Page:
Building a Resilient Pharmaceutical System: SIAPS Event Highlights its Work in Namibia

Bayobuya Phulu, SIAPS Senior Technical Advisor, explains pharmaceutical service delivery during the SIAPS event.Photo Credit: Keanahikishime staff

The SIAPS Program wrapped up its years of work in Namibia with an event in Windhoek on March 14.

The program has worked in the country since 2011 to strengthen pharmaceutical management, helping to improve access to quality-assured medicines and related skilled services. SIAPS’ activities focused on enhancing pharmaceutical service delivery, health workforce availability, information systems, financing, leadership, and governance.

[Timothy Rennie, Associate Dean, School of Pharmacy, University of Namibia; Stephen Tjiuoro, CEO, Namibian Association of Medical Aid Funds; and Karen Brockmann, President, Pharmacy Council of Namibia during a panel discussion at the SIAPS event]Timothy Rennie, Associate Dean, School of Pharmacy, University of Namibia; Stephen Tjiuoro, CEO, Namibian Association of Medical Aid Funds; and Karen Brockmann, President, Pharmacy Council of Namibia during a panel discussion at the SIAPS eventLeaders from a number of organizations spoke on SIAPS’ work and results. The program contributed significantly to improving patient treatment for HIV and TB, as well as thwarting the growing threat of antimicrobial resistance (AMR) in the treatment of both diseases.

Dr. Bernard Haufiku, Namibia’s Minister of Health and Social Services, said, “We are beginning to face the growing challenge of ensuring patients adhere to their ARV treatment and that they are retained in care…[SIAPS] looked at the pharmaceutical system in its entirety to implement services to address those gaps.

“Stronger pharmacovigilance has contributed to the continued safety of patients on HIV and TB treatment. Adherence tracking and retention in HIV care has improved; indicators for HIV drug resistance have been institutionalized. The use of standard treatment guidelines in clinical practice and in training is gaining momentum.”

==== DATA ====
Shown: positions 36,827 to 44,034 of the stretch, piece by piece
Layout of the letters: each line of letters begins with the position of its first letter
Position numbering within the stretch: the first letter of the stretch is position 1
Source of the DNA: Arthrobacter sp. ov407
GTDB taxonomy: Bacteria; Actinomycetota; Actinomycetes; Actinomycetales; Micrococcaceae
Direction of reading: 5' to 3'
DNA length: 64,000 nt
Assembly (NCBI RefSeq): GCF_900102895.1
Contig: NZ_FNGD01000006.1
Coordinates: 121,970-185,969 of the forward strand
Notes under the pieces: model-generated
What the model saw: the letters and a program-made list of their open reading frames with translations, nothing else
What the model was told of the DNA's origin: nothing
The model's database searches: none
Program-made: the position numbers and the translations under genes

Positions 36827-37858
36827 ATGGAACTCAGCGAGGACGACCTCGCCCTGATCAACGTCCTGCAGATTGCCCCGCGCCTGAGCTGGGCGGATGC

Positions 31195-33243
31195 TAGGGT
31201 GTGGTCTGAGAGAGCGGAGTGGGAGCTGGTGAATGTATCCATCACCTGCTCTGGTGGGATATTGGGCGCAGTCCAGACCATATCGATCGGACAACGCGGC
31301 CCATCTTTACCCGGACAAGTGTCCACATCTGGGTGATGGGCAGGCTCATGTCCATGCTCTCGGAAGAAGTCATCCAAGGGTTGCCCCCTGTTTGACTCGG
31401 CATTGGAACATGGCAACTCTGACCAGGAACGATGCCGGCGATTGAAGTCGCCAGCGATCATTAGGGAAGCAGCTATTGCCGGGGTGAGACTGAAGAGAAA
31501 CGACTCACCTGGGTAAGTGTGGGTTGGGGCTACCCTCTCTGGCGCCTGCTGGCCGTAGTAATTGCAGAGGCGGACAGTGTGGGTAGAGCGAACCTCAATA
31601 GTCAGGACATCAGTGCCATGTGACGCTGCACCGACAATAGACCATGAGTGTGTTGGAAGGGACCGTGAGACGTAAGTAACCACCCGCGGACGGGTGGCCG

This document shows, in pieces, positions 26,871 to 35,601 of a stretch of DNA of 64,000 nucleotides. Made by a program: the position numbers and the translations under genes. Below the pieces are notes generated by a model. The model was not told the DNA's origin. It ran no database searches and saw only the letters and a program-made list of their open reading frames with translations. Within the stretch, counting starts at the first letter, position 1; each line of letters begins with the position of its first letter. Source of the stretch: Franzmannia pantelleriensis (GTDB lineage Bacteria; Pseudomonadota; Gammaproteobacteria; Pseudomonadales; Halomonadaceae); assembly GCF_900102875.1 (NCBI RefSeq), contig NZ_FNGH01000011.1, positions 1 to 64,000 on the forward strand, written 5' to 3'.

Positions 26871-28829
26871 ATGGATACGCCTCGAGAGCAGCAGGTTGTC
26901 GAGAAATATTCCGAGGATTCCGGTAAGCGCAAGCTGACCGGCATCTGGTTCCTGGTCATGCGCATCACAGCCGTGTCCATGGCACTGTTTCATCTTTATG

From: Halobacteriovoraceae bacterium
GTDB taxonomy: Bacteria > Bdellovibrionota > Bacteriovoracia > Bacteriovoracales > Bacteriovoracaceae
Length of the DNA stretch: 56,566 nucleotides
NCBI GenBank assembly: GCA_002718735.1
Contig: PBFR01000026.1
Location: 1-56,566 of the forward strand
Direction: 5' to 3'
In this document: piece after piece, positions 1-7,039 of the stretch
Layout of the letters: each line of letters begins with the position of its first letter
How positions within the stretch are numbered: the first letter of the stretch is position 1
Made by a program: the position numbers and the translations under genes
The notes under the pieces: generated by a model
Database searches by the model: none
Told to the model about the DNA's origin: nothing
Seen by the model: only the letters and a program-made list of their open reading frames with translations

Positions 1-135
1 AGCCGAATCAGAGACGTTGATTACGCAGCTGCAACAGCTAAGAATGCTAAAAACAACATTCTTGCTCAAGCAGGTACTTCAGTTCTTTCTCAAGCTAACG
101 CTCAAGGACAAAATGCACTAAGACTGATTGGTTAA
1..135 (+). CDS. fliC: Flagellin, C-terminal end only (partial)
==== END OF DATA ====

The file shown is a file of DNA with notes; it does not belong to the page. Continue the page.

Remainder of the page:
He noted that more than 80 main ART sites are now using the SIAPS-supported Electronic Dispensing Tool for ARV dispensing and ART patient pharmacy services management. He also noted the improved visibility of pharmaceutical and ART data through the use of a Pharmaceutical Information Dashboard implemented at over 50 health facilities countrywide.

[Robert Rhodes, Acting Country Representative of USAID in Namibia]Robert Rhodes, Acting Country Representative of USAID in NamibiaRobert Rhodes, USAID’s Acting Country Representative in Namibia, discussed the need for skilled pharmacy workers to handle the increasing burden of HIV, TB, malaria, and other diseases in Namibia. In response, SIAPS worked closely with the Pharmacy Council and the Health Professions Council of Namibia to streamline the registration and licensing of pharmacy practitioners in the country.

“The pharmaceutical sector is a critical component of the national HIV response to reach the 90-90-90 goals. More pharmaceutical personnel are needed to make antiretroviral treatment services available to patients. This is true in both rural and urban settings with a high dispensing workload. [SIAPS] played a key role in the establishment of the Namibia Pharmacy School for the training of pharmacists. It also helped the National Health Training Center shape the curriculum for the training of pharmacist assistants to suit Namibia’s current needs in pharmacy. This support was crucial to alleviate the pharmaceutical human resource challenges faced by Namibia’s health care system,” Rhodes said.

[Dinah Tjipura, SIAPS Senior Manager, with Lazarus Indongo, Deputy Director, Pharmaceutical Services, Ministry of Health and Social Services]Dinah Tjipura, SIAPS Senior Manager, with Lazarus Indongo, Deputy Director, Pharmaceutical Services, Ministry of Health and Social ServicesRhodes also spoke of SIAPS’s work in furthering development of electronic information systems, such as the pharmaceutical management information . “Modern pharmaceutical systems are data-driven. They must have the capacity to collect, analyze, and use information for both clinical and programmatic decisions. In this regard, PEPFAR, through the SIAPS Project, supported the Ministry to develop and implement innovative data analysis tools to improve pharmaceutical management, inventory management, patient-service delivery, and medicines safety monitoring.”

Dr. Evans Sagwa, SIAPS Country Director in Namibia, gave an overview of the program’s work. Among other activities:

  • The program assisted the Namibian Medicines Regulatory Council in  for medicine registration, quality assurance, and safety monitoring, including implementing , a web-based applications processing tool.
  • It assisted in developing a .
  • It developed a  to help health facilities manage pharmaceutical inventories.
  • SIAPS supported , which enhanced reporting on adverse drug reactions, analysis, and informing health workers and policy makers.
  • Support was also provided to review the  and to update the Namibian Essential Medicines List.

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